This time last year (minus 12 days) the 6th Circuit Court of Appeals in EEOC v Ford revived an employee’s ADA claim, holding that telecommuting may be a reasonable accommodation under the ADA (and the ADAAA) and, specifically, that it may have been a reasonable accommodation for the specific employee in that case. You can find that post and the relevant facts of the case, here. Since the decision only came from a three-judge panel, rather than the full appellate panel, Ford asked for leave to reargue in front of a full appellate panel. The court vacated its decision and granted leave for reargument this past fall. The full appellate panel (minus two judges who recused themselves) heard arguments in December, and on Friday the court, in an apparent reversal, granted summary judgment to Ford, effectively dismissing the case, and finding, under the facts of the case that attendance was an essential job function. Wait. What? Does that mean that employers are not required under the ADA to allow their employees to telecommute? I am sure some of you wish it could be that simple–but we know that life is hardly ever that simple. So naturally we have to look a bit more at what’s going here. The EmpLAWyerologist will do exactly that, after the jump, of course…
OK, I won’t go into a long dissertation of the court’s ruling or reasoning. (Click here if you want to read the opinion). The three-judge panel back in April said that there was enough factual dispute over whether Ms. Harris, Ford’s employee, could perform the essential function of her job while telecommuting. If she could, then, physical attendance was not an essential function, and telecommuting could have been a reasonable accommodation of her serious IBS symptoms under the ADA. The full panel ruled eight to five that the a) the facts showed that Ms. Harris was not able to perform the essential functions of her job while telecommuting and b) there was therefore no signficant factual dispute, necessitating a trial. The court found that under these specific circumstances that physical presence is an essential function of Ms. Harris’ job as a resale buyer for Ford.
Without rehashing all twenty pages of the majority opinion, here are some of the key facts upon which it relied in reaching its conclusion:
- Resale buyers meet with suppliers at their site and with Ford employees and stampers at Ford’s site. Ford’s practice aligns with its assertion that these meetings are most effective when done face-to-face.
- Ford documented that Ms. Harris lacked interpersonal skills, delivered work late, failed to properly communicate with suppliers and by 2009 her performance ranked in the bottom 10% of her peers.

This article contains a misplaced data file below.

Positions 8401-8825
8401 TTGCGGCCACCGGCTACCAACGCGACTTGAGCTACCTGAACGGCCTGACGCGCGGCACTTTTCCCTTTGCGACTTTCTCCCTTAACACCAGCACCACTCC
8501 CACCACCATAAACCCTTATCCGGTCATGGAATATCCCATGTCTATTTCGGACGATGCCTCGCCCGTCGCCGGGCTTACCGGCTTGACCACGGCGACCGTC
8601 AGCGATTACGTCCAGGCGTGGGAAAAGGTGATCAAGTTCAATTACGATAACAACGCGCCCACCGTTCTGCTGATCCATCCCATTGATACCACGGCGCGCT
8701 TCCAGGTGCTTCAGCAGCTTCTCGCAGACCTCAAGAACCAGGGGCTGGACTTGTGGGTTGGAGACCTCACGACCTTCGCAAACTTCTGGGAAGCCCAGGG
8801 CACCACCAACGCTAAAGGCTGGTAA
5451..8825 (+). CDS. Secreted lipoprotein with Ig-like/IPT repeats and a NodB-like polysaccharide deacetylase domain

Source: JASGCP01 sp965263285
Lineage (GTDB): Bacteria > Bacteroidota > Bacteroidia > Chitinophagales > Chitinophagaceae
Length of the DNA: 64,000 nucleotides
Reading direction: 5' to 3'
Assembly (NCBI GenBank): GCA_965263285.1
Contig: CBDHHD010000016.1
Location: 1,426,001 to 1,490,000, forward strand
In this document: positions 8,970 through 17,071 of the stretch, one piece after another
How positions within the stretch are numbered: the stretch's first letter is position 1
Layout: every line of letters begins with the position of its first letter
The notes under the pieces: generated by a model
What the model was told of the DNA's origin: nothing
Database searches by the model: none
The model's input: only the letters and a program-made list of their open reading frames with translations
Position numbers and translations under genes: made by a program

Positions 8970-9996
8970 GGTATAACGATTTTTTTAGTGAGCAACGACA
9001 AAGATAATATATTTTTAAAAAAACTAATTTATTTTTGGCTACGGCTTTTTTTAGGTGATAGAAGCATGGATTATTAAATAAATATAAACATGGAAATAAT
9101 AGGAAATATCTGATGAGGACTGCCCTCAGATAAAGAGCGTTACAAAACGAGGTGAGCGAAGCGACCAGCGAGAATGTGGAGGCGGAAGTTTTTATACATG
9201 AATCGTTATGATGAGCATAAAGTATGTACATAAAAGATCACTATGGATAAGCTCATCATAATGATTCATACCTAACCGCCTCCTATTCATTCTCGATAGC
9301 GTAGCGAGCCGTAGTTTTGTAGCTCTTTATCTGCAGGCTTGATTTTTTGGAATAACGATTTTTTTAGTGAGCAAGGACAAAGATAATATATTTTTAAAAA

- Her poor performance and high absenteeism negatively effected her co-workers, who often had to take on functions she could not perform from home.
- Perhaps most significantly, at least two of Ms. Harris’ supervisors did allow her to telecommute on a trial basis, a few times a week, (even though Ford’s telecommuting policy generally allowed employees to commute one set day each week, if at all) and she was still “unable to establish regular and consistent work hours” and “failed to perform the core objectives of her job”. In fact of the 10 key job functions, she was unable to perform 4 of them from home.
- Ford offered to try to find her a position better suited for telecommuting, and Harris turned down that offer.
How much does this ruling really change anything for employers? Perhaps not much at all. Yes, physical attendance is often an essential function of a job, and yes, employers, as a general rule get to determine the essential functions of a job. The court determined that physical attendance is an essential function of this job in this case. It is also clear that Ford did engage in the interactive process with Ms. Harris, and attempted to find a reasonable accommodation. The court also clearly felt that the specific accommodation Ms. Harris requested, telecommuting up to four days a week was not a reasonable accommodation. This court (and other circuit courts) acknowledged that telecommuting could still be a reasonable accommodation under the ADA under the right circumstances–just not these circumstances, according to the 6th circuit.
So let’s wrap up with some takeaways:
- Consider every request for an accommodation individually and attempt to provide a reasonable accommodation;
- If you are unable to come up with a reasonable accommodation, document what happened and why, particularly why you refused your employee’s specific request;
- Remember, that “reasonable accommodation” under the ADA does not necessarily mean providing the specific accommodation your employee requests;
- Review your policies and procedures regarding requests for accommodations based on conditions that meets the ADA’s expansive definition of “disability”;
- This case is probably not the last you will hear on this issue, and it is only binding on courts within the 6th circuit (Kentucky, Michigan, Ohio, Tennessee). The circuits appear to be split on the issue of whether telecommuting is a reasonable accommodation under the ADA, leaving open the possibility of a telecommuting-ADA case some day being heard by the US Supreme Court.
Stay tuned for The EmpLAWyerologist’s regularly scheduled post on Thursday.
Disclaimer: This post’s contents are for informational purposes only, are not legal advice and do not create an attorney-client relationship. Always consult with competent employment counsel on any issues discussed here.
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